Background have long said I have 2 favorite cruise lines which are polar opposites, Blount and Crystal. The line is not for everybody, but does have a very loyal following which I consider myself part of.
Ship info: Luther Blount was involved in many businesses. He started in the Oyster business and branched out into shipbuilding. His entry into cruising came from taking family and friends on his personal yacht and the demand grew until he expanded into building and sailing small cruise ships. His signature journey was through New York’s Erie Canal and he designed his ships with that journey in mind with shallow drafts and a pilot house that retracted to allow the ship to pass under the canal’s 17-foot bridges. Other trips went to the Caribbean and he added a patented bow ramp which allows the ships to ground on a beach and the ramp to run either to shore or to shallow water for snorkeling. A Captain once quoted one of Luther Blount’s mottos, “Give them everything they need and nothing they don’t”. When I first sailed with the line in 1996 I described the creature comforts as “somewhere between basic and spartan”. The current generation of ships is a bit bigger and better equipped and following Mr. Blount’s 2006 death daughter Nancy has added some woman’s touches bringing things closer to the upper end of that scale. I don’t think the vertical restrictions required for passing through the Erie Canal would permit having the machinery required for an elevator, but the current ships all have stair chair lifts on the main stairways.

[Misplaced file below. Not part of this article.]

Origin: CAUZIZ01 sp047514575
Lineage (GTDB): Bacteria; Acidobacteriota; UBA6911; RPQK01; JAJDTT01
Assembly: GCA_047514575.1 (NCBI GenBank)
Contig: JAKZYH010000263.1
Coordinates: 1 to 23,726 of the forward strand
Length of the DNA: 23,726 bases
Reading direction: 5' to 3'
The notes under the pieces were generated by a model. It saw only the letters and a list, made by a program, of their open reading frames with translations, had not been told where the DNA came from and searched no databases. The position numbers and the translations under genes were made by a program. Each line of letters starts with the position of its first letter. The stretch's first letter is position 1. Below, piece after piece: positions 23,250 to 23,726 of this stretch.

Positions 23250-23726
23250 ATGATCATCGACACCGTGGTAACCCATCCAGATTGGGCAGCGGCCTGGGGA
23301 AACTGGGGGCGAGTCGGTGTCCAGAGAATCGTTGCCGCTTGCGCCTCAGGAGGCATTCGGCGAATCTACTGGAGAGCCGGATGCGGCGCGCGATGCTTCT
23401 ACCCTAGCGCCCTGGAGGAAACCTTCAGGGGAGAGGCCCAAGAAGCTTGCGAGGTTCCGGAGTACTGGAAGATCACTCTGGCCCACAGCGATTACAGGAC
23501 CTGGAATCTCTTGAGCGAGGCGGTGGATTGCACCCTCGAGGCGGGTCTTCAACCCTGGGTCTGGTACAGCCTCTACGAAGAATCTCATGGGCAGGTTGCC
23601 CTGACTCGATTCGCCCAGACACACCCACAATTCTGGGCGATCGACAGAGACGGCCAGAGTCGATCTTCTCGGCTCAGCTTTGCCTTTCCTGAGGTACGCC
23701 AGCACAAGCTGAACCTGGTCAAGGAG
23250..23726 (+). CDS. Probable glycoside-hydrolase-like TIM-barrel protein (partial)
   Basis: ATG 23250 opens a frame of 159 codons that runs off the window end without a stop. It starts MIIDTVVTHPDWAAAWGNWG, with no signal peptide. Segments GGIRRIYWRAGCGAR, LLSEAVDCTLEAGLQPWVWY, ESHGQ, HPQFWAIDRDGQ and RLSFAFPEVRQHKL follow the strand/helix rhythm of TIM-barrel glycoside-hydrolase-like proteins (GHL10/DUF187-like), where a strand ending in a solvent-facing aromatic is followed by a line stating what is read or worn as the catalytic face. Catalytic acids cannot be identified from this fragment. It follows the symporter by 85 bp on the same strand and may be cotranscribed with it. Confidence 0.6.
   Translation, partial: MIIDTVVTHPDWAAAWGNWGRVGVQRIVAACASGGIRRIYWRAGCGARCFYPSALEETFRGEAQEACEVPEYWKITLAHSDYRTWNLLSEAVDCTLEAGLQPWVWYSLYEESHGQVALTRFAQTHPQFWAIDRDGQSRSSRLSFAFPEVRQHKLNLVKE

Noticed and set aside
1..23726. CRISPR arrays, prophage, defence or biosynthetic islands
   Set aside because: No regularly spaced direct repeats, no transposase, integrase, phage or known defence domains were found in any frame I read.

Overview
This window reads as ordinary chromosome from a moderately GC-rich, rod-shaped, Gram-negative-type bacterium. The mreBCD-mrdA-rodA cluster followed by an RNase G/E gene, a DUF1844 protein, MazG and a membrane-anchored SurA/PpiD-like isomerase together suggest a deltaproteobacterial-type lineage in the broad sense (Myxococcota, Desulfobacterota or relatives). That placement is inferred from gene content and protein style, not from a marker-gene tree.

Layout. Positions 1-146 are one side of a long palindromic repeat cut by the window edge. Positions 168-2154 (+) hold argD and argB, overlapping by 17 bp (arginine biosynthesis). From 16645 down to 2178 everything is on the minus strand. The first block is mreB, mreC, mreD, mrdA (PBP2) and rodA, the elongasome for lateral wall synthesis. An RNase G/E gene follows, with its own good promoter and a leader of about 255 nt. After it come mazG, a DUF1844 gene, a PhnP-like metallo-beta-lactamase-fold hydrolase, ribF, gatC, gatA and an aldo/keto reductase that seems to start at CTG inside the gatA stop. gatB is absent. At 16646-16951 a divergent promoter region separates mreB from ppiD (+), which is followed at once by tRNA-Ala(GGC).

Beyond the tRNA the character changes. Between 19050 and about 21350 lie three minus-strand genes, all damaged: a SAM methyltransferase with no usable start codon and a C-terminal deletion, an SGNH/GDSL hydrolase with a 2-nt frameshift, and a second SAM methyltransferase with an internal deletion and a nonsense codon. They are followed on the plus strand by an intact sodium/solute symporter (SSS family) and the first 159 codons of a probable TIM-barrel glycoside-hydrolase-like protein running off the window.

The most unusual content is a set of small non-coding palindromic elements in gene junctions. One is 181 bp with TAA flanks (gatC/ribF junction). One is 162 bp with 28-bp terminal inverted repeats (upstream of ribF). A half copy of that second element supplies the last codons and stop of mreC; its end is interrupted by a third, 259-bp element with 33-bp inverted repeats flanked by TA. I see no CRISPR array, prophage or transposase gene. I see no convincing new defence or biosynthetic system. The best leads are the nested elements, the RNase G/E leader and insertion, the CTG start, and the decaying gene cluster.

Dining: Meals are served in a single dining room on the lower deck of the ship. Meal times are set, usually 8AM, 12:30PM, and 6:30PM although there may be a slight variation to fit into port and activity times. There is a daily set menu which is posted each evening right outside the dining room door. If something on the menu does not work for a passenger, a quick word with the chef will result in a substitution. A number of passengers were gluten free and were very well taken care of. Seating is first come first served and over the course of a cruise one can share a meal with virtually everyone else on the ship. Breakfast begins with a buffet table with hot and cold cereal, fresh fruit, toast, milk, and juice. Breakfast entrees are served family style at each table. Lunch is also served family style (without the buffet table) but the stewardess individually serve the dinner entrees. Until recently there was a single dinner entree each day but in the last few years there has been a choice (usually a meat option and a seafood option) as well as a special desert of ice cream. Passengers are asked to select their dinner choices at breakfast. I think everybody meeting in the dining room 3 times a day enhances the bonding of passengers
A traditional Blount interior cabin with a fixed double bed and combined bath, basin, and shower. It is tiny but very well laid out with a surprising amount of storage.
A small cosmopolitan city with great museums. Portland Head light is a great visit.
We docked for stay almost where the big ships drop off their tenders. The big attraction here is Acadia National Park where Cadillac mountain is wonderful, the rugged coastline has great views and interesting waves, and there is an extensive network of carriage and hiking trails. The town has small versions of normal stores and lots of outdoor provision stores. A fee is required to enter the park but there is free transportation to and within it.
A small, cosmopolitan city with the unique “Reversing Falls”, museums, and an array of services.